Although the political relations between Russia and Belarus cooled off recently, the Belarusian Foreign Ministry still expects to be given by the Russian government a third portion of the state loan worth $40mln.
“Interfax” quotes the Minister of finance of Belarus Nikolai Korbut as saying that the funds are due to be transferred to the country “by late August-early September at the latest”. “We have already signed agreement on our part and in the near future the document will be forwarded to the Russians,” – said Korbut. In his opinion, they plan to use these funds as one of the sources to compensate the state budget deficit in Belarus.
As is known, Belarus is preparing a decision to augment the budget deficit by 90bln rubles or $48,8mln. Therefore, the Russian credit will enable them to make up for 82% of the budget deficit, which was again formed in Belarus, and pursue the “socially oriented market policy”.
In compliance with the intergovernmental agreement, signed in late 2000, Belarus was provided with a credit line of $100mln. The first $30mln part of the funds was received by the country on August 17, 2001, while the second – also $30mln – on December 29, 2001. Therefore, $60mln has already been spent and the Belarusian Finance Ministry is impatiently waiting for the remainder $40mln. Otherwise, they would have to switch on the emission mechanism.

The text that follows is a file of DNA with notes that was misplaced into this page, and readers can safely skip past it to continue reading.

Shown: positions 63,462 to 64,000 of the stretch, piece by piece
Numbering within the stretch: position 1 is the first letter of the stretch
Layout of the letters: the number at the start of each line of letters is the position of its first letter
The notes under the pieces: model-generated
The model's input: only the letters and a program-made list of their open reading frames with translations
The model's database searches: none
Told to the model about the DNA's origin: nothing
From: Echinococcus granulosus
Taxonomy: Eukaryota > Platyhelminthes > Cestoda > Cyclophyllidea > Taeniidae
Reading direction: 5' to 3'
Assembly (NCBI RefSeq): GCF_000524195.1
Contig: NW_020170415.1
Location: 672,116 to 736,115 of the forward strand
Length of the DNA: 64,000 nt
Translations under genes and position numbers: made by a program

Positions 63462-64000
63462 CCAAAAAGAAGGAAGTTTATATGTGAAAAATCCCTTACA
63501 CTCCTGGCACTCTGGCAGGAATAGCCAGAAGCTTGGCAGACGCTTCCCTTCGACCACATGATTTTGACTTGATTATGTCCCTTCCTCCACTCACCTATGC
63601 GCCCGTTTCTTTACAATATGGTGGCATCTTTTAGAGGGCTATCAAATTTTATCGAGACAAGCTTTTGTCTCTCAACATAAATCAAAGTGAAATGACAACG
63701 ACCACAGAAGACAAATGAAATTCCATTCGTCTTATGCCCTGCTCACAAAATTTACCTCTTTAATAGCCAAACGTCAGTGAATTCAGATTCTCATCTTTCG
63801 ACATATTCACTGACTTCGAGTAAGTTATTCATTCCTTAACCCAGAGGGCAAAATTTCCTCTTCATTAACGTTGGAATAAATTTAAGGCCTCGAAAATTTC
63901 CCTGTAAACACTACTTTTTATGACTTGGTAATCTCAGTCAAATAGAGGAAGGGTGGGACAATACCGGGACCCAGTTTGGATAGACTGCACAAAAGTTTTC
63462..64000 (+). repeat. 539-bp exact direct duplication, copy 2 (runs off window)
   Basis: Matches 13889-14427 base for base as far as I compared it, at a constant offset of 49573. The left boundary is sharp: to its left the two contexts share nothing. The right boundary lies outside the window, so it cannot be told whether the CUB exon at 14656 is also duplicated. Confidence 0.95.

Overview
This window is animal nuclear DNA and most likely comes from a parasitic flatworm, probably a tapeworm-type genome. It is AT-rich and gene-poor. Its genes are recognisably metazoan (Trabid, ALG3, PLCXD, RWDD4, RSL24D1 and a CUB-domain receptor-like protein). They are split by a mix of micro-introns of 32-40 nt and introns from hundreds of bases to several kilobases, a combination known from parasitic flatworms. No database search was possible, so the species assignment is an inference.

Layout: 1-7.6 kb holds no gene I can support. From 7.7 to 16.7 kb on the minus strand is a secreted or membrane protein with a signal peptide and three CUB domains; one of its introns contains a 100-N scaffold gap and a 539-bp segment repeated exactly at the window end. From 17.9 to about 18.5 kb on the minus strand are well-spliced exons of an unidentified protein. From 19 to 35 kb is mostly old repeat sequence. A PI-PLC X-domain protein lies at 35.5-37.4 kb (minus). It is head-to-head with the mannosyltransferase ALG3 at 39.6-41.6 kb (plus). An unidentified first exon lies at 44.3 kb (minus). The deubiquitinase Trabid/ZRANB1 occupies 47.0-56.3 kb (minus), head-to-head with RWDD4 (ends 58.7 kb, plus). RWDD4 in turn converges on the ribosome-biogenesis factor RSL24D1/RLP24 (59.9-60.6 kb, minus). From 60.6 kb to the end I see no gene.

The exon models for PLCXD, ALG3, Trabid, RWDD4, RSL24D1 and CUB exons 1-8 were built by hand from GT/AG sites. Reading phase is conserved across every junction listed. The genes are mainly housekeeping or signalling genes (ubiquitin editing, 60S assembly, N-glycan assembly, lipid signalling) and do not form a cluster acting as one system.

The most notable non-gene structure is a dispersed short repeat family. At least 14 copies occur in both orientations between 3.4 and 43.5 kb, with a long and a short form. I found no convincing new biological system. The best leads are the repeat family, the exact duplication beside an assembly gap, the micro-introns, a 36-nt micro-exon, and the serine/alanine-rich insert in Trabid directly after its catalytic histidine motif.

Thanks to the Russian credits, donated by both Russian government and Central Bank, the Belarusian National Bank continues to accumulate its foreign currency reserves, enabling it to control the situation at the country’s currency market.
The National Bank, just like the Ministry of finance, is hoping to get its third $30mln loan from its creditor – Russian Central Bank. Two first loans have been used before, while the deadline for returning the first one was prolonged by another year from failure to pay it back on time.
Thus, Belarus is gradually getting dependent on Russia financially with all the ensuing consequences: it is easier to have business with the debtor, having $200mln as arguments. Sad as it sounds, over the period of relative stabilization, the country’s economy hasn’t experienced any strategic changes. In fact, these means had been wasted in vain, for as soon as Russia changes her mind and ceases crediting the Belarusian currency reserves and budget deficit, the “effective” Belarusian model will have only one economic leverage left – “money-printing machine”.
Meantime, the accumulated foreign assets of the Belarusian commercial banks start falling. In July they contracted by 23,1% and constituted $107,6mln.